It had been a long time since I had stayed overnight at my father’s house and as we waited for the ambulance to arrive, the early morning light filtered through the rooms. It was so beautiful and unexpected that for a moment I felt hopeful. I took a photograph before we left.
Neither of us had any idea that when we went to the hospital that morning my father would remain there for seven weeks and would never see his home again. There were talks of carers, of nursing homes, assisted living, but there was always the hope that he would be able to continue his life as independently as possible.
My father had lived alone for the past eleven years in a small modern bungalow a mile from the sea. It had been decorated by my mother a long time ago and was full of warm tones, of pinks and oranges that glowed in sunlight. While he was in hospital he occasionally asked me to visit the house and I realised I wanted to take some photographs. Part of me sensed that he wouldn’t be coming home now and that this would be my only chance to record it while he was alive and his presence was there. That quiet time, slowly walking through the rooms with my camera, was also a way for me to cope with him being ill. I didn’t want to photograph his personal objects. I only wanted to record the essence of the home, its space and light.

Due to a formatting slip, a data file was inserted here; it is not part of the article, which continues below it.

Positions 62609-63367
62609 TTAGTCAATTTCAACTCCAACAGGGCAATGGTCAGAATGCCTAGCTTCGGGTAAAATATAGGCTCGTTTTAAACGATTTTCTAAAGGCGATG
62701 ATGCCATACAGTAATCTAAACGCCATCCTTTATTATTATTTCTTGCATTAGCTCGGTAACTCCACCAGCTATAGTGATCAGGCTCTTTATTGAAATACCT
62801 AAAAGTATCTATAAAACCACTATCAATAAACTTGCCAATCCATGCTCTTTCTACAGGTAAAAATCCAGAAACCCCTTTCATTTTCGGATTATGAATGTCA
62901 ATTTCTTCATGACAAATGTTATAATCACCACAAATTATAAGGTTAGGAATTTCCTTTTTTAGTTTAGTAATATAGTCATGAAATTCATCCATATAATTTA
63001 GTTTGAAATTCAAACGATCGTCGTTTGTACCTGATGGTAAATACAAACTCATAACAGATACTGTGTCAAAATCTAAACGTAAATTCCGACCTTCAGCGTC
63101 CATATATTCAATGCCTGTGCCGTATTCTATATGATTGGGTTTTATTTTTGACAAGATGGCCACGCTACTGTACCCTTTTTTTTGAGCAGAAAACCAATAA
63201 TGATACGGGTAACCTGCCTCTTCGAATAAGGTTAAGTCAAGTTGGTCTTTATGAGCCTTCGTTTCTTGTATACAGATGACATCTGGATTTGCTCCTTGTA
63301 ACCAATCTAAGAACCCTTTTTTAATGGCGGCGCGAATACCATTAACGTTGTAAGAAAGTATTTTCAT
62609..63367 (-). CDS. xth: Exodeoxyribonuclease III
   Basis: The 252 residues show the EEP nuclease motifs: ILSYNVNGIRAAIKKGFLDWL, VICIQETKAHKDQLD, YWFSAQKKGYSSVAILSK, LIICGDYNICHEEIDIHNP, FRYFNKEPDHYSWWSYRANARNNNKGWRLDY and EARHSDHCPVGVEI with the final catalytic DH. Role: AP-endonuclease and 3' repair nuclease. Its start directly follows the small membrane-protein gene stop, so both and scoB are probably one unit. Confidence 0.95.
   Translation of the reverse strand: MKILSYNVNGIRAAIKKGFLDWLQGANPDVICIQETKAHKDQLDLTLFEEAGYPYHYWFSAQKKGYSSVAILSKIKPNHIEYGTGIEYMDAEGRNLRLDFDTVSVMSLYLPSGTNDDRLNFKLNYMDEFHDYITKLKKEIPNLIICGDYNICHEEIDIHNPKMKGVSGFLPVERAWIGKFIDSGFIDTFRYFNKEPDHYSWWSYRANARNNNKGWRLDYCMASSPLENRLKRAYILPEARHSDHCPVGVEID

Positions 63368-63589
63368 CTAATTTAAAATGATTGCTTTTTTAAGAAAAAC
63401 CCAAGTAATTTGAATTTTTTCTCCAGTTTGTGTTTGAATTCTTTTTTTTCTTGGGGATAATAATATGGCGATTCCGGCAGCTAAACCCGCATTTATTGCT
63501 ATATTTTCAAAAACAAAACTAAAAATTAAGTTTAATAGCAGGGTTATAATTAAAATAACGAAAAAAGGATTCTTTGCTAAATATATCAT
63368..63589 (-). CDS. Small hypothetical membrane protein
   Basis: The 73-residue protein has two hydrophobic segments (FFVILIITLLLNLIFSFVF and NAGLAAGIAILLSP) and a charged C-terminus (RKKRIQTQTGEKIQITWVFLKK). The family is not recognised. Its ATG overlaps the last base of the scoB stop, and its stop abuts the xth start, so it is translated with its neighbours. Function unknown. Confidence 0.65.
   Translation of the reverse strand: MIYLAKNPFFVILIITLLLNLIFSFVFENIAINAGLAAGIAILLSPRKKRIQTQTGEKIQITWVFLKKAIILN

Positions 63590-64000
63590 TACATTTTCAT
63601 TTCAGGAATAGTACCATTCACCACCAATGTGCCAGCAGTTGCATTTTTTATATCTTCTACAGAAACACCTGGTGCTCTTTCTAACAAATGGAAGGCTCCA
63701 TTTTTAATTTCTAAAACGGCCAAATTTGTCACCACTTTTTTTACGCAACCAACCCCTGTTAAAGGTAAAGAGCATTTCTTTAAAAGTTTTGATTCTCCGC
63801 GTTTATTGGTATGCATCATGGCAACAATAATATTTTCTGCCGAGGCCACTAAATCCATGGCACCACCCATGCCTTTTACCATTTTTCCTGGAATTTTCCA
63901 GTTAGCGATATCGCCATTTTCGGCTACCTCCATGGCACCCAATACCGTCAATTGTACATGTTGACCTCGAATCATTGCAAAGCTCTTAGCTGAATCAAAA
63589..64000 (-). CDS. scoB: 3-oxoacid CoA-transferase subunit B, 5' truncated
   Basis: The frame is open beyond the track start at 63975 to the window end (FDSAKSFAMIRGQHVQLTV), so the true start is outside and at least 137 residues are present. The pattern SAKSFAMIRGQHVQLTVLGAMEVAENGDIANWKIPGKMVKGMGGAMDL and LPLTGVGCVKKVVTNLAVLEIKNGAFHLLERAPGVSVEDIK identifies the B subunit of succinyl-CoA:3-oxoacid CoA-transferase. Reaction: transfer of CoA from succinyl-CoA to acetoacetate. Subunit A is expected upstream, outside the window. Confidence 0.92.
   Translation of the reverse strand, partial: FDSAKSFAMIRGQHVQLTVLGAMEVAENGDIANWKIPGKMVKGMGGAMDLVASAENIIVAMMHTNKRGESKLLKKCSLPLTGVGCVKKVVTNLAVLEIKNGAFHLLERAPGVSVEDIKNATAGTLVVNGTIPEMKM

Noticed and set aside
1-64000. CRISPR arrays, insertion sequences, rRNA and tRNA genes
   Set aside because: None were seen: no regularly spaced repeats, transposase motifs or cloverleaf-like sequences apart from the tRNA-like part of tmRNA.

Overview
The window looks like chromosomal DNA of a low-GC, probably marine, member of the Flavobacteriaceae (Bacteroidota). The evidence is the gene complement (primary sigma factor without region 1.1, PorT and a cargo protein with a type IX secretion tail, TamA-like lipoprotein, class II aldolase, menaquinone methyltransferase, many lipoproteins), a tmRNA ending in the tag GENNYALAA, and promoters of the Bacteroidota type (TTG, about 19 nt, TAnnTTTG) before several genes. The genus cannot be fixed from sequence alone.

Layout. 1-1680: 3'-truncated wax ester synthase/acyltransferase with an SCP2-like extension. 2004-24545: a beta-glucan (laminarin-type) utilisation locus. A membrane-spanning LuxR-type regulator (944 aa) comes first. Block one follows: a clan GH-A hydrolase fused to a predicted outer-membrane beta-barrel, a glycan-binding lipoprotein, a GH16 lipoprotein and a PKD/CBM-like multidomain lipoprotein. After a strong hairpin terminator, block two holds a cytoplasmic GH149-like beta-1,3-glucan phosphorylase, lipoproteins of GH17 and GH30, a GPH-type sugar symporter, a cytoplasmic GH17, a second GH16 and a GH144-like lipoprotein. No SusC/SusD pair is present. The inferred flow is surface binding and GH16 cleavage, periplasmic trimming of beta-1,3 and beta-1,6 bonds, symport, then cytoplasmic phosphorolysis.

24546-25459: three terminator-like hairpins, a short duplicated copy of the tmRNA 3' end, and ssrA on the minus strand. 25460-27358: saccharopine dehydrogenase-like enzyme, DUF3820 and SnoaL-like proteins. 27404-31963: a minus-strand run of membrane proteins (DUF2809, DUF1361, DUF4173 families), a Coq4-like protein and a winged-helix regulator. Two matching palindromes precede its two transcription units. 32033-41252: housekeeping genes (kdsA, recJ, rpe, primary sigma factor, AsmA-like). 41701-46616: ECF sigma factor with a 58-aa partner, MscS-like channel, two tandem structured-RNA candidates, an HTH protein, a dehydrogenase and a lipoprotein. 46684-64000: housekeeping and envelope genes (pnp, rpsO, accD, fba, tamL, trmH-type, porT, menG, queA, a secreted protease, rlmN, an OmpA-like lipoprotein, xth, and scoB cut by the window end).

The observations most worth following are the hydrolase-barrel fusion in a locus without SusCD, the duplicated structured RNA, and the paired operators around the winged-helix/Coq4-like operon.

Now, in winter, I’m here to pack boxes and disassemble the family home. Much of the house looks the same as when my father was here but the light is weaker and colder and enters the rooms differently; the colours are subdued. It still feels like my father’s house when I visit, but for how much longer? Every time I visit it changes a little more. I photograph the lines, the light and the space so they can’t be forgotten, the colours, reflections and patterns that flow between rooms. Small details, as yet unchanged, that make this place my father’s home.
Written by: Mandy Williams